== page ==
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For Immediate Release
Cub Barrett, Program
NEW YORK, January 18, 2012—Funding to prevent and treat
HIV/AIDS consistently fails to reach programs designed to control the disease
among gay men and other men who have sex with men (MSM), according to a new analysis released Wednesday by amfAR, The Foundation for AIDS Research and the Center for Public Health and Human Rights (CPHHR) at Johns Hopkins University. The report finds that resources dedicated to addressing
the epidemic among MSM are grossly insufficient, and that funding intended for
this population is often diverted away from MSM-related services.
Despite Obama Administration leadership in setting bold new targets to tackle
global AIDS and highlight the human rights of MSM and other sexual minorities,
U.S. government aid intended to prevent and treat HIV infection among MSM
continues to encounter obstacles throughout the world.
The new report, “Achieving an AIDS-Free Generation for Gay Men and Other
MSM,” provides the most comprehensive analysis to date of HIV-related funding
and programming for this population. Focusing on eight countries, the report
finds that national governments have failed to adequately tackle the epidemic
among MSM. The findings are especially dire in countries that criminalize MSM.
In those settings, governments spend fewer resources on HIV-related health
services for MSM, do less to track and understand the epidemic, and are more
likely to repurpose donor funds intended to fight the epidemic among MSM.
International efforts such as the U.S. President’s Emergency Plan for AIDS
Relief (PEPFAR) and the Global Fund to Fight AIDS, Tuberculosis and Malaria have
made great strides against the global epidemic, including more recent efforts to
reach MSM. Yet these and other donors typically fail to collect and analyze
basic information about the epidemic among MSM. In settings where MSM are
persecuted, this lack of data is often used to justify under-funding and
“These data show an astonishing lack of support for MSM populations around
the world, but most especially in countries where MSM are criminalized and
persecuted,” said amfAR CEO Kevin Robert Frost. “Gay men and other MSM pioneered
the global response to HIV in developed countries and have contributed
significantly to the development of programs globally. However, they have been
mostly excluded from these very services and programs in the developing world.
This report lays out concrete steps that donors and national governments should
take without delay to address the pandemic among MSM.”
The report examines the progress and shortcomings of PEPFAR, the Global Fund,
and the UNGASS reporting system, managed by UNAIDS, and draws on data collected
from on-the-ground researchers in eight countries: China, Ethiopia, Guyana,
India, Mozambique, Nigeria, Ukraine, and Viet Nam. Using a standardized
evaluation tool, civil society consultants studied the funding and
implementation of MSM-related programming. Each consultant uncovered a range of
issues related to funding allocations and service delivery, providing an
in-depth view of the challenges facing MSM and their access to HIV treatment,
care, and prevention services.
Among their findings:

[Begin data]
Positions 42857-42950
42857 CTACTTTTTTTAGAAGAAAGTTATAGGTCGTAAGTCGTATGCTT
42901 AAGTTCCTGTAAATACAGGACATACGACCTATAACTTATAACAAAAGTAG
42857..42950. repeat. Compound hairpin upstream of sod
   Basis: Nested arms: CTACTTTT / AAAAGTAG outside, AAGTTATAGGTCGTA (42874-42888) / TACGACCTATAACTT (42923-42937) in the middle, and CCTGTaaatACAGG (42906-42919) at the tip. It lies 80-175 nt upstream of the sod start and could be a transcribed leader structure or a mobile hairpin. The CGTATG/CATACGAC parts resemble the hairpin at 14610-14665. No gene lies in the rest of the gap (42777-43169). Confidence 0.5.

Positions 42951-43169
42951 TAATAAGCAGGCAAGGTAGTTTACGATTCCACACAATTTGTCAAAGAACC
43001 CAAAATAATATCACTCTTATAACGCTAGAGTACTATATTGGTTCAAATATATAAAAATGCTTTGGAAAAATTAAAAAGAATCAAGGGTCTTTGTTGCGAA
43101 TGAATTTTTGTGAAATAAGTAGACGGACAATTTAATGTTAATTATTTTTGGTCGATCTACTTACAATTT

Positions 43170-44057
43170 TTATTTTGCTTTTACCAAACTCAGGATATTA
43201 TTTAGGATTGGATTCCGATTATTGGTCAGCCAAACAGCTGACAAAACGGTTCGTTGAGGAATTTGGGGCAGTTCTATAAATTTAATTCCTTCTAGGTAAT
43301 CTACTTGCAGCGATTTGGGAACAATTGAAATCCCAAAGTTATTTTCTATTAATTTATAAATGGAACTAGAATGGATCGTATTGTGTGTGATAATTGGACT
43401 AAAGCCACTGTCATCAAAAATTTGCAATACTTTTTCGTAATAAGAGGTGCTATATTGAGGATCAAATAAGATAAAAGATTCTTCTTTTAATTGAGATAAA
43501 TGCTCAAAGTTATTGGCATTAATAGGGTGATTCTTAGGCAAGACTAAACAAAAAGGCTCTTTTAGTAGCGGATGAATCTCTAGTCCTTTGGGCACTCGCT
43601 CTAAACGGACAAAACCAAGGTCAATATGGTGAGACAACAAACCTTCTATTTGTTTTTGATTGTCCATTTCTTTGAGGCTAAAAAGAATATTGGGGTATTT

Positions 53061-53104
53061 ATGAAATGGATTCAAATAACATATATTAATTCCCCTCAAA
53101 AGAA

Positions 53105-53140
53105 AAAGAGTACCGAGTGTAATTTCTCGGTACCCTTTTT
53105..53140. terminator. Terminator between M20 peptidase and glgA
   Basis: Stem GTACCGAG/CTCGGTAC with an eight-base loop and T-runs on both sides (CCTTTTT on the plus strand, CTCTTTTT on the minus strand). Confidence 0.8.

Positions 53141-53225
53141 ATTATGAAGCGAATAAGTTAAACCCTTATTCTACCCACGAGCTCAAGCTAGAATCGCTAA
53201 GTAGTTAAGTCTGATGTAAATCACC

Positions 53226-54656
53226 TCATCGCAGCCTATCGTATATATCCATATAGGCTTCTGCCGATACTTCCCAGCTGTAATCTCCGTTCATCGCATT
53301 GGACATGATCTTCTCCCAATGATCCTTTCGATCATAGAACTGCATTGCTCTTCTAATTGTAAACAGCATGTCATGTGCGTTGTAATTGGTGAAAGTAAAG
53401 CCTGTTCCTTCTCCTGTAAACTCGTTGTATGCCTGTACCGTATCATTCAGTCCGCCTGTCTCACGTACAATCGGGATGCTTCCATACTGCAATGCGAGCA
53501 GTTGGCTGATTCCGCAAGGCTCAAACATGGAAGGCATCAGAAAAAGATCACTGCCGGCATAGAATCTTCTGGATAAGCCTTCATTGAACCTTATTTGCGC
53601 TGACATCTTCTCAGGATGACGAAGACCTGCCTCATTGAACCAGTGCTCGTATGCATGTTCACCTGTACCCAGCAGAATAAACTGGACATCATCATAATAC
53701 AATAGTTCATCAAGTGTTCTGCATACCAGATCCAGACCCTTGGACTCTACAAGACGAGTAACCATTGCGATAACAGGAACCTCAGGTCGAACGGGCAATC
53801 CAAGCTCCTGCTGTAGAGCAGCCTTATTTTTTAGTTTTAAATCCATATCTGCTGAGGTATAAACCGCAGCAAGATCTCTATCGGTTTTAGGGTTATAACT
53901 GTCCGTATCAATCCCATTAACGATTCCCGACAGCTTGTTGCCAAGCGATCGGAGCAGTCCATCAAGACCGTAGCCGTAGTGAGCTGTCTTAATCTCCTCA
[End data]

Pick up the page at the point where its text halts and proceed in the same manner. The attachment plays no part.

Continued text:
- With few exceptions, MSM are deprioritized and marginalized by HIV programs
regardless of epidemic type or disease burden. For example, this analysis found
that in Guyana, funding for MSM programs dropped 96% between initial proposal
and final budget.
- Epidemiological surveillance of MSM in many countries is woefully inadequate
to determine the true burden of HIV among MSM. This makes it much more difficult
for international monitors, including UNGASS, to assess the needs of MSM in each
country, and further complicates allocation and monitoring by donors.
- In countries where homosexuality is criminalized, such as Nigeria and
Ethiopia, many MSM forgo seeking medical care out of fear of
government-sanctioned punishment. Despite billions of dollars in funding for HIV
programs, both countries continue to make international headlines for
persecution and violence against MSM.
- Efforts to streamline donor bureaucracy are being undertaken without
consideration of their impact on vulnerable populations. Consolidated funding
streams, broad health systems investments, and reduced reporting requirements
may ultimately undercut efforts to direct money to more effective
In addition to the eight country reports, the overall report also includes
recommendations for national governments, PEPFAR, the Global Fund, and
“For the first time, we have specific data to help us understand why MSM are
omitted from national HIV/AIDS surveillance systems and are subsequently
excluded from HIV/AIDS services in countries that rely on foreign assistance
from international donors,” said Stefan Baral, associate director of the CPHHR
at Johns Hopkins Bloomberg School of Public Health. “As an international
community, we must take these data and work with donors and governments to
better address the needs of gay men and other MSM throughout the world. We will
never create an ‘AIDS-free generation’ if we don’t get the epidemic under
control among MSM.”
amfAR, The Foundation for AIDS Research, is one of the
world’s leading nonprofit organizations dedicated to the support of AIDS
research, HIV prevention, treatment education, and the advocacy of sound
AIDS-related public policy. Since 1985, amfAR has invested nearly $325 million
in its programs and has awarded grants to more than 2,000 research teams
About the Center for Public Health and Human Rights at Johns Hopkins
The Center for Public Health and Human Rights at Johns Hopkins
focuses on using the scientific tools of public health to address the health and
rights of populations in need. The Center is active in Asia, Africa, and the
Former Soviet Union and works with sexual minorities, people who use drugs, and
refugees and displaced communities in conflict.